Nasa unveils quiet supersonic aircraft in effort to revive commercial flights

Nasa Supersonic

Nasa Supersonic

NASA unveiled the X-59, an experimental supersonic aircraft, in collaboration with Lockheed Martin Skunk Works during a joint ceremony in Palmdale, California, on Friday. This innovative aircraft is designed to reach speeds of 925 mph (1,488 km/h), flying at 1.4 times the speed of sound. The X-59, with dimensions of 99.7ft in length and 29.5ft in width, features a distinctive thin, tapered nose, comprising nearly one-third of its total length. The aim of this unique design is to disperse shock waves associated with conventional supersonic aircraft, thereby minimizing sonic booms.

To further enhance the aircraft’s supersonic capabilities, engineers strategically positioned the cockpit almost halfway down its length and eliminated the forward-facing windows commonly found in traditional aircraft. Explaining these configurations during the launch event, NASA’s Deputy Administrator, Pam Melroy, emphasized the decision to improve noise levels while advancing aviation technology. Melroy highlighted the external vision system, a technological marvel employing high-resolution cameras feeding an ultra-high-resolution monitor to address the challenge of limited visibility in the cockpit.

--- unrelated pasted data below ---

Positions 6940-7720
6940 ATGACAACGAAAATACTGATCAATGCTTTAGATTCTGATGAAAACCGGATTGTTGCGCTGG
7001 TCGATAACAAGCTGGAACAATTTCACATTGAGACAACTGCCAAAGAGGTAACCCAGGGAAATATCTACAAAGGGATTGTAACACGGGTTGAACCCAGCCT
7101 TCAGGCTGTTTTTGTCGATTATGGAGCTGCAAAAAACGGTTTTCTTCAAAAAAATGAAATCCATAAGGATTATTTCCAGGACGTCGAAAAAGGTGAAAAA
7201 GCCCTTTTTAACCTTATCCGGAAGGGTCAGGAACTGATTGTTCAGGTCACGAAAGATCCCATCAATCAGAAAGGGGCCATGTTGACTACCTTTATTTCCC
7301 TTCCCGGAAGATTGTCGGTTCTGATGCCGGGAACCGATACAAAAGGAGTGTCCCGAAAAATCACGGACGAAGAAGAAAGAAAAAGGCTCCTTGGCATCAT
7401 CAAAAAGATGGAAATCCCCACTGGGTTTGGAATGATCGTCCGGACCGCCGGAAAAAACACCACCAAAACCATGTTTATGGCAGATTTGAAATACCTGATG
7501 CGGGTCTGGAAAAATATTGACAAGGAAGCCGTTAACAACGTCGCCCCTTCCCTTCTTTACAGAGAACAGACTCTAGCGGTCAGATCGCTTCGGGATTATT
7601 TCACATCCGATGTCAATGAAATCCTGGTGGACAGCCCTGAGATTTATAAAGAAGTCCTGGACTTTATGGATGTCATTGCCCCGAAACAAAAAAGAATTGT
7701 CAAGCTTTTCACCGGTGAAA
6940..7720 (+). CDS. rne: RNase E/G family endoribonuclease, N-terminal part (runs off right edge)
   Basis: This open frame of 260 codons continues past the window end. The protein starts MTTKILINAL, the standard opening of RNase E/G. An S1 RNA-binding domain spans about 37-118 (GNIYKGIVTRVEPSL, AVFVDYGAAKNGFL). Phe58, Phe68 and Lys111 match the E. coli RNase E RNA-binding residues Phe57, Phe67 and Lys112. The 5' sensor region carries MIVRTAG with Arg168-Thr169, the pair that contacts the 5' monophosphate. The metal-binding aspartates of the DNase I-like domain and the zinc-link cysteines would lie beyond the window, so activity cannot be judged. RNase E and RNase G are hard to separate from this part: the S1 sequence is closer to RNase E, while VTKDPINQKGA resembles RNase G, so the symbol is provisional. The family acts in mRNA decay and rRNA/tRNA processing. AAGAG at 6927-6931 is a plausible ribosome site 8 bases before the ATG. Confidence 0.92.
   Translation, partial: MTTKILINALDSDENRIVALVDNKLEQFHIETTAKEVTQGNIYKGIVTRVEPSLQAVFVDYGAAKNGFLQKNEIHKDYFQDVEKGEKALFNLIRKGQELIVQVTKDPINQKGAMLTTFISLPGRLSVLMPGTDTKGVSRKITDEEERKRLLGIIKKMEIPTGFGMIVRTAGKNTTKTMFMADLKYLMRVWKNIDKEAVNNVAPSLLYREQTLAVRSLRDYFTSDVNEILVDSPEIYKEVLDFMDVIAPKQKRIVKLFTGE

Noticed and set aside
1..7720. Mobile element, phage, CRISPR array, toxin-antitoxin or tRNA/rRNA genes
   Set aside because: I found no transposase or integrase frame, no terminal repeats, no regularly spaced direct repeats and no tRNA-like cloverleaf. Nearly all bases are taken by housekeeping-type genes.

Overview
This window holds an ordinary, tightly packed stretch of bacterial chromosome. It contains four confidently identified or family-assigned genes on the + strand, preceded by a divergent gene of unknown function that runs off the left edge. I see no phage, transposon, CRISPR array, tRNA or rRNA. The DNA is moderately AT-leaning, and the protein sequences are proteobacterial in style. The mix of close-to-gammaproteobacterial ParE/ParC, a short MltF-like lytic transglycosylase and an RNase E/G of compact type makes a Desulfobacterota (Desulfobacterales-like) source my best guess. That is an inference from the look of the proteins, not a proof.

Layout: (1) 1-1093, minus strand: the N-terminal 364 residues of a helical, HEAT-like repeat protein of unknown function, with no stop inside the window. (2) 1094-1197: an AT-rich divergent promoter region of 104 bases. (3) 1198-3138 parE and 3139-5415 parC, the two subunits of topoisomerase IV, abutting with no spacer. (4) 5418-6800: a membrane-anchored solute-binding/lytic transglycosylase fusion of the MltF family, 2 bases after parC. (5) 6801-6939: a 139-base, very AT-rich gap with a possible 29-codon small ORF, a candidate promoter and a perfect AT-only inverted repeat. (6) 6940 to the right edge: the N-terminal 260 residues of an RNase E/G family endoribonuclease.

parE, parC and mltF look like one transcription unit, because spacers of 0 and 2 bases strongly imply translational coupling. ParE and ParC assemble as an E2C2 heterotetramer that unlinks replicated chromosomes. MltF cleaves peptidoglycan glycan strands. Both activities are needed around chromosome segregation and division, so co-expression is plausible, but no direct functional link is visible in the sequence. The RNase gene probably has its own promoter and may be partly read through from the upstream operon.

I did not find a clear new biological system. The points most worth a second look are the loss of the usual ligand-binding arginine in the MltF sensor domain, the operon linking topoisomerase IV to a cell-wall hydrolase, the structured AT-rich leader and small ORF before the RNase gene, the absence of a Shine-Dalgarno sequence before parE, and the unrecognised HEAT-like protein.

Engine mounted on top

The X-59 also boasts an engine mounted on top and a smooth underside to prevent the formation of shock waves behind the aircraft, thereby reducing the potential for sonic booms. NASA anticipates the X-59’s inaugural flight later this year, followed by its first quiet supersonic flight.

Concerns over disruptive sonic booms have led to the prohibition of commercial supersonic travel over land in the United States for the past 50 years. Addressing this restriction, Bob Pearce, NASA‘s Associate Administrator for its Aeronautics Research Mission, emphasized that grounded flight testing demonstrated the feasibility of designing an aircraft producing a soft thump instead of a disruptive sonic boom. The mission of the X-59 is to collect data on the acceptability of the sonic thump from people on the ground and then present it to U.S. and international regulatory authorities with the aim of lifting the ban.

In a post-launch press conference, Lockheed Martin’s X-59 Program Director, David Richardson, revealed expectations for taxi tests of the X-59 to commence in late spring or early summer.. Richardson emphasized a thorough evaluation process to ensure the aircraft’s functionality, addressing any identified issues before committing to its first flight.

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